A certain kind of big mouth, wide and crocodilean, is comic—only because it is clownish. Cole Porter had such a mouth. So did the Joel Grey of Cabaret. Grins aren't always involved with such mouths, though it's invariably zany and funfare-like. Jack Nicholson has one. His makeup as the joker in the film Batman was a small reach. Nancy Reagan definitely has one of the shallow, almost drawn-as-a-line, simpering variety, fatuous and insincere. Such mouths can also be threatening and dark. Edward G. Robinson's, for instance. And Jack Palance, who used it to full advantage, along with his hateful smile, in Shane, gunning down a poor wretch.
Small mouths tend to look weak, making a person seem ineffectual. Stan Laurel. Calvin Coolidge. William Faulkner. A fat person's mouth, though it may be large—viz, Jonathan Winter’s — often seems smaller in relation to his size. Basketball star Larry Bird has a small mouth and one of the ugliest smiles ever, which looks like a rip in a bag. When he smiles, his nose seems to lengthen, to grow, so that it actually seems in jeopardy of being devoured by the tiny persistent mouth of a redneck. Small-mouthed people often look tut-mouthed and stubborn, noncommittal, pinched, and laconic. George Washington, Dame Edith Evans, Harry Truman, Queen Victoria, Buster Keaton, and John Lennon come to mind. Wretched excess of the decade goes to Jody Foster and that pinched little coin purse of a mouth in Silence of the Lambs, the use of which in the film — drastic overuse, in my opinion — which she thought, laughably, gave her a Southern accent and hid her bad acting, in neither case of which it did. Clara Bow's mouth, with its Cupid cuteness, was small but pretty. So was Helen Kane's, the Poop-Poop-A-Doo girl, with her "bee-stung” lips. Estelle Getty, of TV's Golden Girls, has a straight, tiny mouth. As did Claudette Colbert, who tried to enhance it with lipstick.
I'm convinced Charles Chaplin grew the mustache of the “Little Tramp” in order to cover up what was a ghastly, baleful smile — menacing, with the big, snap-you-up teeth of the priap. (He bedded starlet after starlet and was a legendary womanizer.) Burt Lancaster had a cold, killer smile, all teeth. There are ugly smiles. Smiles involve the eyes. False smiles, as in so many graduation or wedding photos, are next to unbearable. There are savage smiles — even ugly ones. Adolf Hitler's strained smile was frightful, it gave away too much, even embarrassed him, and he always brought a hand up like a claw to cover it. No one has an uglier smile than Hugh Hefner, rubber lips, with no upper teeth visible. Actress Ellen Corbin, who played the grandmother on The Waltons, had an awful, lying smile. So does Dan Rather. The same with Elvis Presley, in my opinion, whose crooked, beefcakeish manufactured excuse for a half-smile, insincere and shaped more to the dimensions of a sexual challenge or an over-the-shoulder snigger, though he did have an attractive mouth, was all wrong. President Jimmy Carter sometimes smiled when he was ready to cry. Upside-down smiles, such as the kind, for instance, Julie Andrews has, always make that person look pained, uneasy, and phony.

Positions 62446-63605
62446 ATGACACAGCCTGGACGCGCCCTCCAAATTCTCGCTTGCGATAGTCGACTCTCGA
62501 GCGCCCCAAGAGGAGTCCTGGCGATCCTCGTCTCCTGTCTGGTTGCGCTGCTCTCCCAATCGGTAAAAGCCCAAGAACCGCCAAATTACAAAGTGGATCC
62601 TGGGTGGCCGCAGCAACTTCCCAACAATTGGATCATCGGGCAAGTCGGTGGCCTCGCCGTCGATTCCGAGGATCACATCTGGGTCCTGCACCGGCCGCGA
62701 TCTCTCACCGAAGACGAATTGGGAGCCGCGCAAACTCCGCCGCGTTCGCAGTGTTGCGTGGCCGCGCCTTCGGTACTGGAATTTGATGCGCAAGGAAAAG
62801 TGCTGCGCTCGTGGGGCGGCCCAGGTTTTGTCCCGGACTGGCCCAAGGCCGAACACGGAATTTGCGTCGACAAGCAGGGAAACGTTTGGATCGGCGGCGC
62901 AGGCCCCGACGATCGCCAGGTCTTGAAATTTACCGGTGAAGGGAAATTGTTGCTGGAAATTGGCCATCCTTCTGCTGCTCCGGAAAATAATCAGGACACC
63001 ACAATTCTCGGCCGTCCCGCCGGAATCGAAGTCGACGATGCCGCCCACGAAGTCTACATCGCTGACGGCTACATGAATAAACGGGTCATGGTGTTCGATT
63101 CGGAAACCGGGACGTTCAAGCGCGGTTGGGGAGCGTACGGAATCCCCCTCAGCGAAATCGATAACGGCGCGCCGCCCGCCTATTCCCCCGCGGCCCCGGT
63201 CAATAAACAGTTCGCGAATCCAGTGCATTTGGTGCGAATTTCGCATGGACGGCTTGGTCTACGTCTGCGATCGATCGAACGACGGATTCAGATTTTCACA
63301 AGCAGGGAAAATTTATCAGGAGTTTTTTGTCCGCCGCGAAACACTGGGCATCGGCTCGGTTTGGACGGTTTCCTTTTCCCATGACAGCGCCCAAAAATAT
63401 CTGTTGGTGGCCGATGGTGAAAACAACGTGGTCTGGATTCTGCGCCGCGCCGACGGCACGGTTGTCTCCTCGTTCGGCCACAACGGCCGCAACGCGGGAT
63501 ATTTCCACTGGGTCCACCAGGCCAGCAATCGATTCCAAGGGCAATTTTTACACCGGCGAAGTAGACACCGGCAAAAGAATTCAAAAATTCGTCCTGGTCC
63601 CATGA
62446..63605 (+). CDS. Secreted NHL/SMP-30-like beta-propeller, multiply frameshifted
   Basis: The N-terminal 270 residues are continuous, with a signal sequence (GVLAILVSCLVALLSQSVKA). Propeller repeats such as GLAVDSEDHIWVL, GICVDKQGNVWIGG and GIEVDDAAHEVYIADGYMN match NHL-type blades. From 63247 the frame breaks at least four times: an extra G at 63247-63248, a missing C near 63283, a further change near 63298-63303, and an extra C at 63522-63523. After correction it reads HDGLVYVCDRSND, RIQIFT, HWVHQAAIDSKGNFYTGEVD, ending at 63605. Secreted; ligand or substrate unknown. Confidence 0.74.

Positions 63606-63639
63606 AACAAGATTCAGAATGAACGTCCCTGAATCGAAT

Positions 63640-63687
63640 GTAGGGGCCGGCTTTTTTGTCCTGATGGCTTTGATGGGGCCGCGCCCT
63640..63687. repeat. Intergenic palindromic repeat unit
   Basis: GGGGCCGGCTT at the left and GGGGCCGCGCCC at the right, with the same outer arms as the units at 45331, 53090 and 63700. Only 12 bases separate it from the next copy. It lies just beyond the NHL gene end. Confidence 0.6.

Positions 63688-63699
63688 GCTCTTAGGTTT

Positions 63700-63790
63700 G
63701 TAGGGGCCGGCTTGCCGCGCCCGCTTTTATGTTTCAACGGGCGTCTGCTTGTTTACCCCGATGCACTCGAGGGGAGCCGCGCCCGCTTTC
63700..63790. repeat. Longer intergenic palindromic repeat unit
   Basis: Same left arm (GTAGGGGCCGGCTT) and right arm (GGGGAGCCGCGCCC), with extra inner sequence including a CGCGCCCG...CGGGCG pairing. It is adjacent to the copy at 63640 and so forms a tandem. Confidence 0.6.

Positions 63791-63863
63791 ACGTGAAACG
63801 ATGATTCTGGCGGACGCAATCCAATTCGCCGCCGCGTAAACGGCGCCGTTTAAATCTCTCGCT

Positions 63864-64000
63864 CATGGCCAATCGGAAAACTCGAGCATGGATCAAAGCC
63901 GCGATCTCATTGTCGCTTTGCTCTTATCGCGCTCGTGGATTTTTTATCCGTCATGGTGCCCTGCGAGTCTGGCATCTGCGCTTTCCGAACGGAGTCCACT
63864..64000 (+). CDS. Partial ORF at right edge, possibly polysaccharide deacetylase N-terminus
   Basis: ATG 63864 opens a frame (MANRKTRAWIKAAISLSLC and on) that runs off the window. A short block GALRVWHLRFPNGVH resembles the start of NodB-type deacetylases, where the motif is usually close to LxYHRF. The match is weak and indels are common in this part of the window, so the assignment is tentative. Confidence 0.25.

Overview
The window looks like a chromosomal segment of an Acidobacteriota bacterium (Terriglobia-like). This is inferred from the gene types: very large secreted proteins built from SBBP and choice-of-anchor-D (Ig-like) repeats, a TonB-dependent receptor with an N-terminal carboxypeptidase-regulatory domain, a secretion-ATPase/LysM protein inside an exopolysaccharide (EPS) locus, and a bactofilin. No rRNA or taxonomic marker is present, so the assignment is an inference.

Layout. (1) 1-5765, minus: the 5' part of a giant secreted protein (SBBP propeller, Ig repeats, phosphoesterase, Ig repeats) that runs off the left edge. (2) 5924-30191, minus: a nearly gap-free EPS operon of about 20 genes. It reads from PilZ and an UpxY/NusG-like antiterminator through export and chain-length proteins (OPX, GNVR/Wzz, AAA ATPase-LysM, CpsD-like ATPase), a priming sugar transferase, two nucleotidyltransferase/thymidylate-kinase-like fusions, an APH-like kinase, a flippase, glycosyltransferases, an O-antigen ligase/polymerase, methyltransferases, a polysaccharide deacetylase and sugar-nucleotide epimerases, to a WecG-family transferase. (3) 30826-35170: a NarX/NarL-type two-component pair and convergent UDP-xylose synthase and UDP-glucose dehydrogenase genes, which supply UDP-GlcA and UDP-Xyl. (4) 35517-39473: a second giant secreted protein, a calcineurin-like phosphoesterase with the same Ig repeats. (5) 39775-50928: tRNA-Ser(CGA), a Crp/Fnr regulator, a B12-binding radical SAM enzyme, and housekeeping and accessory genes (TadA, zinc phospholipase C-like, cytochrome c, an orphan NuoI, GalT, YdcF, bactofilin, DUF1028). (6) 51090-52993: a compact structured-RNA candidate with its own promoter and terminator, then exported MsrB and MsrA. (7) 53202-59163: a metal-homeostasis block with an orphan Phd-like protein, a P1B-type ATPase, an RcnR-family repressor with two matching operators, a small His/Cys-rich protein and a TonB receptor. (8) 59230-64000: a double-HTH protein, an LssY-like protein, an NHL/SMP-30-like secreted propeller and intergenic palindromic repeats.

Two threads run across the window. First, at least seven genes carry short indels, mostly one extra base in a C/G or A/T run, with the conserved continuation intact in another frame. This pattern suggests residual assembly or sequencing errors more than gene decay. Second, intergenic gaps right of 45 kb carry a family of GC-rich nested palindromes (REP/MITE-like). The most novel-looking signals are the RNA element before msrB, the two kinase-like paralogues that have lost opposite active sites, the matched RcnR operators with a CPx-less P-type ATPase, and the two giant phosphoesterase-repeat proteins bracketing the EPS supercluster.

Teeth are of course to a mouth what furniture is to a room. Long teeth, in one book I read, indicated a tight, cautious, careful personality Crowded teeth can be menacing and scare children. A whole mythology of fear is connected to teeth in anthropological studies. Totems and taboos abound. I think, more than anything, a child's biggest fear — arguably the first and most elemental of the many there are — is of being eaten or swallowed up. I'm sure it's behind the archetypal terror children have of things like quicksand and earthquakes and flowing lava. Whirlpools. Even tidal waves. Call it the “Li'l Red Riding Hood syndrome.” Remember all those stories of being devoured? Billy Goat Gruff. Hansel and Gretel. And no end of cannibal tales. I was always petrified as a boy of the Monstro scenes in Disney's film Pinocchio. The verb “to swallow up” never has a positive connotation in the Bible. “Korah and his followers were swallowed up by the earth/Sheol, as were Pharoah and his chariots” (Num. 16:28-34, Exod. 15:12). And of course Yahweh sends a great fish after Jonah, to gulp him down.